There seems to be the belief that we should be grateful for opportunities, that at least it's something for us to do. I feel there's an expectation that because we educate incidentally in life, we don't mind educating large audiences for a low fee or for free.

Lawrence Carter-Long, American disability advocate, says "If you value the insight and the skill set, the best way to show it is to pay for what you're learning. Changing the world shouldn't require taking a vow of poverty. I'm not a non-profit or NGO. Bottom line? If you value what I'm bringing to you, then pay me. If you don't then that's a clear indicator of what you think our community is worth."

I recently consulted with two organisations for free - providing them with firsthand information about living with a visible difference. I spent five hours at one organisation and three at the other. I took time off from my day job to do this work. I received a snack and a drink from each, and a taxi fare, but no payment.

I'm not ungrateful. I have a full time job with a good wage. I earn money from freelance writing and speaking, plus teaching. And I do work for free for charities and schools. I've done speaking events where I've donated my speaker fee to causes I believe in. I've donated time to a film project for organ donation. I've volunteered at the hospital providing guidance to young people. I write without payment for other bloggers and boutique online magazines. And I am proud and committed to supporting these initiatives.

But when I consult for a private or public organisation, I expect payment. If a company asks me for advice on disability, especially when they'd usually pay a consultant for their services, I expect to be paid. Similarly, if a publication or organisation asks me to write for them for free when they pay their staff to write, and if they generate revenue, I want to be paid. I'd also like a link back to my blog - especially if I've done work for free.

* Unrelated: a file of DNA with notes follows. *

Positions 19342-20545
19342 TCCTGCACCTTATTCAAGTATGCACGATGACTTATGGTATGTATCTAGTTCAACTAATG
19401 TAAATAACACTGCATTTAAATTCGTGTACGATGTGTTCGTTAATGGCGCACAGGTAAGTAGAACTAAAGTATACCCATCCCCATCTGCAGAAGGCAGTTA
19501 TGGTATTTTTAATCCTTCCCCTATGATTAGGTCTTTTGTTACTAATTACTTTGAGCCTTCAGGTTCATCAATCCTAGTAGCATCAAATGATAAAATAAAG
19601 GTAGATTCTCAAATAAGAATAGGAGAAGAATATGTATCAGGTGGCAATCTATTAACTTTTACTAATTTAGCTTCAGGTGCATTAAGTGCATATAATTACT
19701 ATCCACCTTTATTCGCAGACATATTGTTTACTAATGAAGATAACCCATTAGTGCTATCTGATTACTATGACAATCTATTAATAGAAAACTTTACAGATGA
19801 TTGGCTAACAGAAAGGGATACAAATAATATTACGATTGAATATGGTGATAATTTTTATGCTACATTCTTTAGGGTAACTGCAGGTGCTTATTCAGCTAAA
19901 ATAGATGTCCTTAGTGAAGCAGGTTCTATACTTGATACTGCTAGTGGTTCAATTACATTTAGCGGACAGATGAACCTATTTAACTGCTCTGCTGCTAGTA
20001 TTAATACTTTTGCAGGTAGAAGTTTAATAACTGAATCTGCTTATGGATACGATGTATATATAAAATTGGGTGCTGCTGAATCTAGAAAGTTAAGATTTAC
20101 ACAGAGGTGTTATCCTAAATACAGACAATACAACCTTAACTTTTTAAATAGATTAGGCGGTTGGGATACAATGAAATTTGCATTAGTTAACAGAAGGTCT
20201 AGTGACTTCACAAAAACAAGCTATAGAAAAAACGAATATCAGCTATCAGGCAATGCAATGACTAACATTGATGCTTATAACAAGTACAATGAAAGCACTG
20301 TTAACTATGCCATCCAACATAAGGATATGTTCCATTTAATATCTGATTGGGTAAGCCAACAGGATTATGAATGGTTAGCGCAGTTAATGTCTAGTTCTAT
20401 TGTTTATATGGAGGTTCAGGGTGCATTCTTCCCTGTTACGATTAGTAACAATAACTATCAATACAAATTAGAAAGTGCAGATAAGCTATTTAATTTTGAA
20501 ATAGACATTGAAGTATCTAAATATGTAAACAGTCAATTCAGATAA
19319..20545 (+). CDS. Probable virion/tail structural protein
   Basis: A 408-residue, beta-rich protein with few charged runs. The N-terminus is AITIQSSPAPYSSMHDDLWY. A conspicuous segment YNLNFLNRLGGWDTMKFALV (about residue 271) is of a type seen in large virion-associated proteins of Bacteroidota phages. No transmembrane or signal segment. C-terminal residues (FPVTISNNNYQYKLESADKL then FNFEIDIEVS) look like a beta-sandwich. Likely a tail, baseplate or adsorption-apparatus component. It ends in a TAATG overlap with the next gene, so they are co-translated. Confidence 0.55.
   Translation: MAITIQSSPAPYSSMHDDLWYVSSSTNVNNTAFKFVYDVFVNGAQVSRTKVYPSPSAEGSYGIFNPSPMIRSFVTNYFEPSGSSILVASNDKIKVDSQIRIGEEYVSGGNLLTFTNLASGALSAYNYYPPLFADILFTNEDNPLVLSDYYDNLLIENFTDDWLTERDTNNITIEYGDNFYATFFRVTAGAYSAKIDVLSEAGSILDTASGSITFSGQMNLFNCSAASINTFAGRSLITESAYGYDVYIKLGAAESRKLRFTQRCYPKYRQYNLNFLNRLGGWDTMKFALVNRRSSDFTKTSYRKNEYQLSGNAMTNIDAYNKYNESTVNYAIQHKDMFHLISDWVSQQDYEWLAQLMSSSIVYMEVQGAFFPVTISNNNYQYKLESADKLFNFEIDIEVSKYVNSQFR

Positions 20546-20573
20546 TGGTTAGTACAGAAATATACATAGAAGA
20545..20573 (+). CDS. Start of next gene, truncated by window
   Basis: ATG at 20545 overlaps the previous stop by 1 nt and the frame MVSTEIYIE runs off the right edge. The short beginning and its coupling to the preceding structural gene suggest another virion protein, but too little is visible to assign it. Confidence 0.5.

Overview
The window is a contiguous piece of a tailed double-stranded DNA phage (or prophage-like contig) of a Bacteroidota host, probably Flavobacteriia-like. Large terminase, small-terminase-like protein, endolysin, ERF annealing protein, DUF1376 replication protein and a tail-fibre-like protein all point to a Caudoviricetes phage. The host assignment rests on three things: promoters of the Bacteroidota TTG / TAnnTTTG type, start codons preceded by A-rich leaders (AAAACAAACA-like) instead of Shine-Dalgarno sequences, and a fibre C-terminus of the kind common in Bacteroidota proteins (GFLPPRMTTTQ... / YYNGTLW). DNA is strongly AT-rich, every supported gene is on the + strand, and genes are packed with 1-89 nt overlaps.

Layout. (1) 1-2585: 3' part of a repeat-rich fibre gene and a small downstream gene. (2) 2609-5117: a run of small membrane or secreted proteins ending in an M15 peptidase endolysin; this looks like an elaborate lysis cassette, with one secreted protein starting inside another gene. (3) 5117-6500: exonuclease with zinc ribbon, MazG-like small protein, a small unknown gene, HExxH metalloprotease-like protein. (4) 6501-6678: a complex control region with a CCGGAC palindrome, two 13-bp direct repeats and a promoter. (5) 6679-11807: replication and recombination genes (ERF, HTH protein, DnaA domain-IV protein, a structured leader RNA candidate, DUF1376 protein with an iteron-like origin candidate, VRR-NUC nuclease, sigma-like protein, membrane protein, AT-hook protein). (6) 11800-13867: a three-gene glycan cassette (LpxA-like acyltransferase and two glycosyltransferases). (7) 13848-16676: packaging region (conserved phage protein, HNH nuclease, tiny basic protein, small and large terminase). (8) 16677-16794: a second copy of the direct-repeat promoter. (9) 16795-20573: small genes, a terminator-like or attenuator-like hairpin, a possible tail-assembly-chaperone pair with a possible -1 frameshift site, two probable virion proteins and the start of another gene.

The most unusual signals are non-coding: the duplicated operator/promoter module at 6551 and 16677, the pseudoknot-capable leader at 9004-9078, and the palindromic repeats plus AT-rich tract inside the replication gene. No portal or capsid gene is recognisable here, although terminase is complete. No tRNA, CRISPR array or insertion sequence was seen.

Jax Jacki Brown, a disability activist with tertiary qualifications and lived experience in disability, concurs. "There is this assumption that people with disabilities don't live busy lives and that we should be grateful for any opportunity to educate around these issues. And while I am, and I take my educational work very seriously, it takes up my time, travel and money to do it," she says.

I believe the work that people like me and Jax do in educating people is important in facilitating change and improving access and inclusion, and it deserves compensation. Our work is not to be given away for free.





  1. Good on you Carly! Just because your expertise has come via personal experience rather than formal training is no excuse to expect you will work for free.

  2. Flippin' amen, Carly. Why should we be so undervalued in the marketplace, especially when our qualifications and skill sets are so unique?

  3. *applause* I remember reading that original post. Bravo.

  4. Unbelievable that this happens - good on you for standing up not only for yourself but for everyone who may be put in this position. Thanks for bringing attention to this issue, it is something I had never even considered as happening before I read your post.

  5. I 100% agree with you, and quite frankly I am shocked that this is even an issue (and a common one by the sounds of it) Good on you for standing your ground, and through this post, encouraging other people to as well. xx

  6. The only thing I can say is I think this outlook affects everyone who isn't an educated, upper middle class, white male. I've even been offered jobs at NGO's that were suddenly "volunteer" positions after offering them to a woman (ie to me). I think this is a general practice, not valuing the skills, knowledge and time of the none dominant group, but when other minority issues are at play, it just adds insult to injury. Right on you for refusing!